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Baldwin, Ged.

Edmonton, University of Alberta Press, 1987. 175pp. cloth, $21.00. ISBN 0-88864-124-9. CIP

Grades 12 and up
Reviewed by Violet Williams

Volume 16 Number 4
1988 July

Ged Baldwin practised law in the Peace River district of northwestern Alberta and later became the member of Parliament for that area. Frontier Justice describes in detail ten court cases of the 1930s and later in the frontier agricultural and native communities. Most of the cases, which involve murder or manslaughter, concern feuds about land and women.

Baldwin is a good story-teller. The court cases are interesting to read and frontier justice is depicted well. However, by dwelling on the selfish motives and violent behaviour of a minority of Peace River inhabitants, Baldwin makes the reader wonder why living in this pioneer community is as enriching an experience as Baldwin claims it is.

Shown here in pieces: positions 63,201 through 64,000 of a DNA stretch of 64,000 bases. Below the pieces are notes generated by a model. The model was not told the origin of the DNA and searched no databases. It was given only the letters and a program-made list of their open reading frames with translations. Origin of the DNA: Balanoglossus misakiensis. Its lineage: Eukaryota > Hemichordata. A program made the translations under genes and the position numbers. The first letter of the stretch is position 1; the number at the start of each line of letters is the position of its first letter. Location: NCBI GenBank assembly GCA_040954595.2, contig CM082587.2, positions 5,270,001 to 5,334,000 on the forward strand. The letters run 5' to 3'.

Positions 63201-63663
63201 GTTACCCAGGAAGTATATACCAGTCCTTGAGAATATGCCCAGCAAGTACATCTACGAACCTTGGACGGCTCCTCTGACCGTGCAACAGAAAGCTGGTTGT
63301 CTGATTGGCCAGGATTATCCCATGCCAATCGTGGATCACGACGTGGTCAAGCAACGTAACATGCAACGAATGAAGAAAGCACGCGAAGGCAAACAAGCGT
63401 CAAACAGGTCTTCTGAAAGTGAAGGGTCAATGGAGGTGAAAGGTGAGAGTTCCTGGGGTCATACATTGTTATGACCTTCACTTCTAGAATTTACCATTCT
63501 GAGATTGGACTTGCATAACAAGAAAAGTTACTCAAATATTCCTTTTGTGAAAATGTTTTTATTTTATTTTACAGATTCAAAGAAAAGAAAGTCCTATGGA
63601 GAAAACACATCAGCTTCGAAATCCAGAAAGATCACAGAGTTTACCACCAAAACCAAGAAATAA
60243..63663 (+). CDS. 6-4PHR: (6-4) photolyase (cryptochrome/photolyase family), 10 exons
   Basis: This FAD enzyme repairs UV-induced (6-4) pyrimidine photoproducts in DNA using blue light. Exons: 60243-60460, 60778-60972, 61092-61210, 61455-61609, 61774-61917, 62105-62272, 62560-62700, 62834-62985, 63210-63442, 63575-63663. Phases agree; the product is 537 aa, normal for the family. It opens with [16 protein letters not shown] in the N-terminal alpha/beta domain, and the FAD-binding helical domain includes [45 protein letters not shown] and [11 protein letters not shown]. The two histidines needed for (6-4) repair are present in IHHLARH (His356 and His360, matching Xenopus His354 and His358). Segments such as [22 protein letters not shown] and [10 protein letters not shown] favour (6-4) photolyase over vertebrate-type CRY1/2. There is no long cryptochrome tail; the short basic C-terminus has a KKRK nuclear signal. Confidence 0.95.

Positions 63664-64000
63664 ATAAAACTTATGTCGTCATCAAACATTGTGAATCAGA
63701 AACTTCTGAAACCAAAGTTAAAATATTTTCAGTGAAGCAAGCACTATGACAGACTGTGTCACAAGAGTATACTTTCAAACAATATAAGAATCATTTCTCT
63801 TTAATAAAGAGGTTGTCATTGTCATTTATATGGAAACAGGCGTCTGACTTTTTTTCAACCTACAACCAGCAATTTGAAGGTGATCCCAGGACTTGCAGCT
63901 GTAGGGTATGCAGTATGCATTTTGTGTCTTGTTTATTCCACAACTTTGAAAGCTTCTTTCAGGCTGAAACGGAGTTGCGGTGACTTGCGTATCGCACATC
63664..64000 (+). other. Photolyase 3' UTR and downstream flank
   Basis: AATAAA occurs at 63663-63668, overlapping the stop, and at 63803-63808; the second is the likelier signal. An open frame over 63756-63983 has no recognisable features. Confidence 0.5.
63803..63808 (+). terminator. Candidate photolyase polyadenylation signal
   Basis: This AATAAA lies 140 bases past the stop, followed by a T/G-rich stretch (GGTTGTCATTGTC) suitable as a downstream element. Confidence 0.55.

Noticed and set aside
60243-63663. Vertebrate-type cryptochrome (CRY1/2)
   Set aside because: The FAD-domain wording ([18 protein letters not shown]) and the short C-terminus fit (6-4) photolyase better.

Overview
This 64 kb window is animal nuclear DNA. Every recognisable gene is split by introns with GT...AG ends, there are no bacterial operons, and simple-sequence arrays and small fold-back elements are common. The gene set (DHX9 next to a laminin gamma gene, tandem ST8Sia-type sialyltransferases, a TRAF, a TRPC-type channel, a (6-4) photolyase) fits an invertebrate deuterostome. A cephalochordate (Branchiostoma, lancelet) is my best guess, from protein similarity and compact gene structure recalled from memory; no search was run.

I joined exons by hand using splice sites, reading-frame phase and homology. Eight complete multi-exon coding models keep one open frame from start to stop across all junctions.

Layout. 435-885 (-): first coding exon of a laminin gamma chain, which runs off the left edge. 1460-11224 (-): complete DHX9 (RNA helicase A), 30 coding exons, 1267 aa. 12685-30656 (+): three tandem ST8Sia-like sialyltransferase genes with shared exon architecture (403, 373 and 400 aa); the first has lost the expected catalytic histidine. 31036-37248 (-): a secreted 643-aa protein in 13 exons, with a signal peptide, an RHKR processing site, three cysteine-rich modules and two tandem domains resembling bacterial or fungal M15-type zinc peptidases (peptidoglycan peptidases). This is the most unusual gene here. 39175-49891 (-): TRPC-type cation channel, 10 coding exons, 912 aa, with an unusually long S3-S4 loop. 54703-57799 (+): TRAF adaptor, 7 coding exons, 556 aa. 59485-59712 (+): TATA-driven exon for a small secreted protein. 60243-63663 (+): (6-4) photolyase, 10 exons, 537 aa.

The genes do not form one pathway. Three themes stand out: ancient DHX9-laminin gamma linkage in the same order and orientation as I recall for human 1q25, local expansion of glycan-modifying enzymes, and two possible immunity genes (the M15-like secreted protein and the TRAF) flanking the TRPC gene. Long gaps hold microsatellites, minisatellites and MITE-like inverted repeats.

The last three chapters seem rather unrelated to the rest of the book, which centres on Baldwin's experience as a Peace River lawyer. The last chapter, for example, covers the Peter Treu case, in which Baldwin privately provided Treu (who had secretly been convicted of possessing classified papers without a security clearance) with legal advice. In the House of Commons, Baldwin publicly attacked the government's treatment of Treu, whose conviction and sentence were set aside in 1979.

There are maps of northern Alberta and the Peace River communities, and there are over a dozen photographs of the landmarks and judicial officials of the Peace River district between 1922 and 1964.

Violet Williams, A.Y. Jackson Secondary School, Kanata, Ont.
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